Optical scan: Each ballot shall be reviewed by the board of canvassers and may be inspected by the candidates or their representatives before being inserted into the tabulator. If it appears the ballot may not be recorded correctly by the tabulator, or if the ballot is objected to, the ballot is set aside to be examined by the board of canvassers for voter intent and counted separately by hand.

For digital machines, the paper trail is cut into individual votes, then appears to follow the paper process, although it's not explicitly mentioned.

Note that in none of these do independent observers have the right to see the ballots. In fact, under the heading of "Who can attend the recount?" it says:

Any person may attend the recount. This includes the candidates, their representatives or legal counsel, media representatives, and any other interested persons. ...

The canvass board members and the tabulators are the only persons who may handle and touch the ballots and other election materials. The board of canvassers must, however, allow the candidates and their representatives and/or legal counsel to view and identify the election materials.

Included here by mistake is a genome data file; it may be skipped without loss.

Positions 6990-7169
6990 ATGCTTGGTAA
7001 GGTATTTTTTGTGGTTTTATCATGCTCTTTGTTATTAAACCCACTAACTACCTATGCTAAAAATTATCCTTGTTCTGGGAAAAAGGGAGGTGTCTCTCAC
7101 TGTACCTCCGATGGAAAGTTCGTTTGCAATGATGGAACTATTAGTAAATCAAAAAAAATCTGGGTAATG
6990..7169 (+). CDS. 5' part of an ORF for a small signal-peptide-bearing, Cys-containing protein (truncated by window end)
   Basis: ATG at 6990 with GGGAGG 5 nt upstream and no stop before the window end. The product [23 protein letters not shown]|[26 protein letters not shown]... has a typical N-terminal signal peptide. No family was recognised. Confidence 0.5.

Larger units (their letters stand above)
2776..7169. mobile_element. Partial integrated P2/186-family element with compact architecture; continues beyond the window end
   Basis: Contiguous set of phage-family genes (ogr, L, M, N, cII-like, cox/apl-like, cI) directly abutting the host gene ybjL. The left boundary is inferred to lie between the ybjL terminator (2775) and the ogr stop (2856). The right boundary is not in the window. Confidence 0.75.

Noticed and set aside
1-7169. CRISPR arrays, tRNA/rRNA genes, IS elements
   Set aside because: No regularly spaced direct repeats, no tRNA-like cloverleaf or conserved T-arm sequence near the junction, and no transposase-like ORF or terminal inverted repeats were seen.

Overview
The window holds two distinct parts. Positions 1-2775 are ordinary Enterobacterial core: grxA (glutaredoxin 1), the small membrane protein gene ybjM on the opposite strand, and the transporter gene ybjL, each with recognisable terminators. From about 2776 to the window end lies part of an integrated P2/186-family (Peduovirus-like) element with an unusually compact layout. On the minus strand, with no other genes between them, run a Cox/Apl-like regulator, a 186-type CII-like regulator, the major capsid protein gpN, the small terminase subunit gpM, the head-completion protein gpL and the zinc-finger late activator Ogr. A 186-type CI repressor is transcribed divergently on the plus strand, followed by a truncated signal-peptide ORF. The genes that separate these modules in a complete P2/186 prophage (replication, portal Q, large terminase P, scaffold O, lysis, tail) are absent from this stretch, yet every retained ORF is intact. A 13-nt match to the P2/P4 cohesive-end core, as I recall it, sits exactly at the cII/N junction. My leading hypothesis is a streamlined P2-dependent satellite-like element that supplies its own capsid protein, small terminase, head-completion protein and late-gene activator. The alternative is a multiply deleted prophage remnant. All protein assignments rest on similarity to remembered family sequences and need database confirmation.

The board of canvassers shall exercise reasonable control over the conduct of the recount to assure that the canvassers and tabulators do not experience interference from any person observing the recount. All persons who are not under the supervision of the board of canvassers are considered observers and are subject to the observer rules established by the Wisconsin Elections Commission and the board of canvassers. All observers shall wear badges or nametags identifying themselves and their role (candidate, media, etc.)